This page contains a Flash digital edition of a book.

experience copyediting a new book got more shares and Twitter traction than any of our other posts this month).

Cashflow is everything for a small business. But it can also be critical for authors.


We wanted to be economic: free of unneces- sary costs so we could publish in response to quality and our publishing instincts— not forced to double, then triple, our title count just to feed overheads taken on before we could justify them. We have managed much—a whole launch list created from the same sum I once spent on a single corporate brainstorming weekend. We have enjoyed much support from freelances and suppli- ers who have charged us considerately, in order to support a new independent. And I am embarrassed to admit I even took public transport at Frankfurt for the first time last year. (An anecdotal straw poll has, however, reassured me that I was far from alone in such past extravagance.) We also wanted to reconsider the royalty

statement and calendar, and this is indeed under way. My discussions with authors and agents have been as much about how to pay as what to pay. Flexibility is a negotiating point for us. We have just agreed our first deal, with the intention of paying royalties more than twice a year. I would like this to become standard. We have also sought advice from agents on how to design and structure our new royalty statements.

Don’t be sidetracked into trying to give your company the attrib- utes you wish you had.

I also wanted a catalogue that was so cool it was like a hipster zine that would be displayed on the counters of independent bookshops and passed among friends . . . Tis was a stupid idea. I take full responsi- bility. Where the time to do it was to come from—or the coolness—I have no idea.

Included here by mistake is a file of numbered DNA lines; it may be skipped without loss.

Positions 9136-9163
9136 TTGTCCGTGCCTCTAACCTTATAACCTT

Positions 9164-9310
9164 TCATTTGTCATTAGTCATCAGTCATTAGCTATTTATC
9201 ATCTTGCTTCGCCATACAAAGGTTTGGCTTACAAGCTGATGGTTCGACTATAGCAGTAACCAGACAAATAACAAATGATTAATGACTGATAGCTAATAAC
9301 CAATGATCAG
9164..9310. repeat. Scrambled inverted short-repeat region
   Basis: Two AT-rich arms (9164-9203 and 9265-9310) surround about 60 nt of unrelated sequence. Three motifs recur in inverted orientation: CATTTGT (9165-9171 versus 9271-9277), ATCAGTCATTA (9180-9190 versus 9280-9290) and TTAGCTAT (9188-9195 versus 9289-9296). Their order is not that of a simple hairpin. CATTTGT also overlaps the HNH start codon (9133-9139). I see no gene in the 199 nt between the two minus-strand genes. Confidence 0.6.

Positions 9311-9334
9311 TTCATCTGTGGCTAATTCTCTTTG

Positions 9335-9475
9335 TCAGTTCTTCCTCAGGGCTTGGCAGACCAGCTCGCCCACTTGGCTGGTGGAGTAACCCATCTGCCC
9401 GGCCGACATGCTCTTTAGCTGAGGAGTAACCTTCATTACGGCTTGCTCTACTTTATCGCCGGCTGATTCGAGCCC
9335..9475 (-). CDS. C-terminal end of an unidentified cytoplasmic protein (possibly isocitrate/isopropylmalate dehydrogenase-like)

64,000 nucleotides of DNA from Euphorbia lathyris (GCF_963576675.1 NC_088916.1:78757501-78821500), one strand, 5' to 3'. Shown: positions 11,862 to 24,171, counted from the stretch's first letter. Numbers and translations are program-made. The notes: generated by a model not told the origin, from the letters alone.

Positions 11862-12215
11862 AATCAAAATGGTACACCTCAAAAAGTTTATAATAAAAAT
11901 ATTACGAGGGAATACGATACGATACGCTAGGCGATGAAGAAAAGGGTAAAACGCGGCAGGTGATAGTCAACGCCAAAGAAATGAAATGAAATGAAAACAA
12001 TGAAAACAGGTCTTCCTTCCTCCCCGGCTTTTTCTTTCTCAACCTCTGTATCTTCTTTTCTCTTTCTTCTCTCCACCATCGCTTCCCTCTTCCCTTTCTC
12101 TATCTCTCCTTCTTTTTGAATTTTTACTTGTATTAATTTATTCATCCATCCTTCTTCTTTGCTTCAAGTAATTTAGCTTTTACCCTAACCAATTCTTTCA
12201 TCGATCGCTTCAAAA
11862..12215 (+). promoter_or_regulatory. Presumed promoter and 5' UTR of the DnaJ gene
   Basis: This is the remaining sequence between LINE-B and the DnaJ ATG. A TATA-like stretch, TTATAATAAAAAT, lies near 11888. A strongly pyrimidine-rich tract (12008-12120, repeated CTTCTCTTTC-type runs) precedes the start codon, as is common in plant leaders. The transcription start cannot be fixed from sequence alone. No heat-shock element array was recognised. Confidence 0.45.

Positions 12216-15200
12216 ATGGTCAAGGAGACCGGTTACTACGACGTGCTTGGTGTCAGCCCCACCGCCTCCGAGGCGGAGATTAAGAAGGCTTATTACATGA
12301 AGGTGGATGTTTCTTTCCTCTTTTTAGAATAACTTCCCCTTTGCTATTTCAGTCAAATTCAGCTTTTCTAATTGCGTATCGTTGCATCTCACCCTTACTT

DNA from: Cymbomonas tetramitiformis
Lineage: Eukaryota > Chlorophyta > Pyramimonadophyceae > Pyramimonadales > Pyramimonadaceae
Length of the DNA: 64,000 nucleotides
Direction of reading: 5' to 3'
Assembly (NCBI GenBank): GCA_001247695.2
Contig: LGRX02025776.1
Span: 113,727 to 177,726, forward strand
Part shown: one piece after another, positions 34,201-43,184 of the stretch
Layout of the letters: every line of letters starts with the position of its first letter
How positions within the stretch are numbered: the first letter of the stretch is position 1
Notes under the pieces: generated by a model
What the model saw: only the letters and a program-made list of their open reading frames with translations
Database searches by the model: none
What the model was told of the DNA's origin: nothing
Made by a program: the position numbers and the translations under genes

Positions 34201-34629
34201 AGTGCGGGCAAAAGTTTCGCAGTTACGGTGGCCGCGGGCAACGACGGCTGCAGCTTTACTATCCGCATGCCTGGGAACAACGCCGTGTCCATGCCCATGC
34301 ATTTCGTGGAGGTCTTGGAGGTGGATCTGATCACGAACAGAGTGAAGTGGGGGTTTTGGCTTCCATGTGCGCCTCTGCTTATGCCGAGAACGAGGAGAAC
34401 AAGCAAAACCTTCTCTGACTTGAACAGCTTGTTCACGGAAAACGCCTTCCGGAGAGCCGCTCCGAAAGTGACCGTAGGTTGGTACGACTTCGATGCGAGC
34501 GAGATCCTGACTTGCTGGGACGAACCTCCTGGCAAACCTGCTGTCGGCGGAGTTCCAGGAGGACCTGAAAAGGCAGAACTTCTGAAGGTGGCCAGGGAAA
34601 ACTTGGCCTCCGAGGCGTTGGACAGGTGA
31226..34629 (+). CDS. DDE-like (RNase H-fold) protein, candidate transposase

Te independent publishing community is thrifty, thriving and supportive.

5 6

Turnaround Publishing Services has opened up new markets and vistas for us. But even on an ordinary day, remote working poses challenges. Not everyone’s confidence and morale can stick it and regular interac- tion is essential. Luckily, my four Septem-

ber colleagues also work remotely. Tey are less likely to be stuck in a meeting and more likely to be available for a chat than most office-bound publishers. Also, there has been a real shift in affordable workspaces so there are options for the future there too.

Working alone is a challenge. (It’s not ideal in times of crisis or bereavement, either.)


In Te Shift: Te Future of Work is Already Here, Lynda Gratton writes of the essen- tials of the modern workplace. Alongside the skills required to work and manage remotely, she places huge emphasis on the importance of a support network, a posse of entrenched professional friends who will unquestion- ingly turn their minds and energy to help wherever it is needed. We have benefited from supporters from